Tips and tricks for making the best sandwiches at home.
You may remember Paris Sandwich in Chinatown from our Manhattan banh mi tasting, where its pre-made and reheated sandwiches came in last place. Since then they opened a second location on Grand Street where the sandwiches taste a little more fresh and balanced. Which had us wondering: does the neighborhood really need two Paris Baguettes five minutes away from each other?
Apparently the owners asked the same question, because in late 2012 they redrafted the Mott Street store and transformed it into Paris Restaurant, a sit-down restaurant with a full menu, including, we were told, some decent pho. The long story made short: this is a happy addition to the neighborhood's Vietnamese offerings, friendly and affordable even if it's not New York's Vietnamese restaurant messiah.
Let's start with that pho ($6 to $7), which regardless of flavor comes with a plate of Thai basil, bean sprouts, lime wedges, and chili slices on the side. Our Pho Chin Nan (Beef Brisket Noodle) featured a mild but balanced broth that was beef-forward with a hint of anise. The thinly sliced brisket is tender enough and the rice noodles offer some resistance to the teeth. It's not going to rock your pho-hungry world, but it's a substantial bowl of well made soup, one that's greatly improved with some of those basil leaves.
More noodles done right come in the form of bun, hefty bowls of cool rice noodles topped with an assortment of grilled meat and pickled veggies. The Bun Thit Nuong (Grilled Pork; $6) is all about the meat's sweet crisp edges enhanced by a restrained nuoc cham. Stir it together with extra chili paste and you have a lunch I'd eat happily any day of the week.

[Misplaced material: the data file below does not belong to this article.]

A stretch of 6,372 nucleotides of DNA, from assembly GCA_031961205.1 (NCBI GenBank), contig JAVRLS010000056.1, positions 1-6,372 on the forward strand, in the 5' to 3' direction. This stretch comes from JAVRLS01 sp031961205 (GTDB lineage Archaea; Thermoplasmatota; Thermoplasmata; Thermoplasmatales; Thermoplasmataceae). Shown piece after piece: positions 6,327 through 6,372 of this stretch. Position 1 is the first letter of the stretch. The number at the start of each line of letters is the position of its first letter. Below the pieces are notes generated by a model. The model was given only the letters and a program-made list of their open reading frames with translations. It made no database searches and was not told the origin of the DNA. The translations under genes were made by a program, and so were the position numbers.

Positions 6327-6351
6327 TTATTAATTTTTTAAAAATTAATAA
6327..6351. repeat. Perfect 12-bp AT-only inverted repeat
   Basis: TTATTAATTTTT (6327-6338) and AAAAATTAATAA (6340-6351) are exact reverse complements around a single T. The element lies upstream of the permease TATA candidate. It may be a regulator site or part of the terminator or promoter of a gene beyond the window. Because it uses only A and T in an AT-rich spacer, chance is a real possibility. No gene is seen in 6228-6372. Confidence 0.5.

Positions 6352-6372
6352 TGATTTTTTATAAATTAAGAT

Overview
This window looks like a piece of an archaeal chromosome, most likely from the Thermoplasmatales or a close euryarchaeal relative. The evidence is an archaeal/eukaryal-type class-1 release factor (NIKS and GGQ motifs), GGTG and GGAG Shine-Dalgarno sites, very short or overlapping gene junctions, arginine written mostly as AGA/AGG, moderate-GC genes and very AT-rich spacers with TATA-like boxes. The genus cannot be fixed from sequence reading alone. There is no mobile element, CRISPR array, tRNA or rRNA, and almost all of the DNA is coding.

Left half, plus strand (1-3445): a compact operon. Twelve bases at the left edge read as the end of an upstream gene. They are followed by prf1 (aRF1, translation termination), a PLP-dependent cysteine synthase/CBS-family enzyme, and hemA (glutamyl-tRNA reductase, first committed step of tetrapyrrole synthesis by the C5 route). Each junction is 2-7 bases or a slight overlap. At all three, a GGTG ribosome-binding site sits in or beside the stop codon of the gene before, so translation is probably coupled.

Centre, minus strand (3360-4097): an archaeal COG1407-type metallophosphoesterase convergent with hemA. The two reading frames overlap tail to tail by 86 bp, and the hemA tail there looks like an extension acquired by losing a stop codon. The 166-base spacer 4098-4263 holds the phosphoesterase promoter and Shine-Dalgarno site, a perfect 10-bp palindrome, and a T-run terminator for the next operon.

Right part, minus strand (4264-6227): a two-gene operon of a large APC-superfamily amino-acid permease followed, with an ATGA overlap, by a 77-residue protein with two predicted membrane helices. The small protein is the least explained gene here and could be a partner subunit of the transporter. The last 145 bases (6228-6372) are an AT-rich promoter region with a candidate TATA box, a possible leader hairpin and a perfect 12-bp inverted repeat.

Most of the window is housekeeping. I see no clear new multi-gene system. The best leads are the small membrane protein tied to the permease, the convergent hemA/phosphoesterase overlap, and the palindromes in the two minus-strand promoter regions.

Several sautéed dishes fall into the category of "protein cubes with sauce," and some are well worth an order. We had no problem polishing off the Bo Luc Lac (Beef Cubes; $12) with a helping of rice. Sweet red onions, lightly pickled carrots and daikon, and a hint of fish sauce funk round out the caramelized brown sauce flavor the beef takes on. It's on the sweet side, but not overly so—a trend we saw throughout our meal.
But Dau Hu Sa Ot (Tofu Lemongrass; $8) is two thirds the price and a more interesting dish. The tofu is is pleasantly meaty beneath its sauce-slicked crust, and the thinly sliced squares keep each bite lively. Lemongrass comes through loud and clear in this dish, which is less sweet and a little more spicy than the beef cubes.
Our only disappointment was this Banh Xeo ($8), the so-called "crispy crepe" made soggy by excess oil, with a filling so dominated by beansprouts as to be rendered flavorless.
But four out of five isn't too shabby, especially when few dishes rise above $10 and you have interior decor as lovely as the framed baguette print in the photo above. Plus there's plenty more that catches our eye: beef wrapped in grape leaves, then grilled; crispy frog legs; mussels steamed in coconut milk.
As for those sandwiches, yup, they're still available at the to-go counter at the front, pre-made, -wrapped, and awaiting your order for a re-toasting (perhaps you can also order them fresh for eating in). But right past them is some food we're far more pleased about.
113 Mott Street, New York, NY 10013 (map) 212-226-7221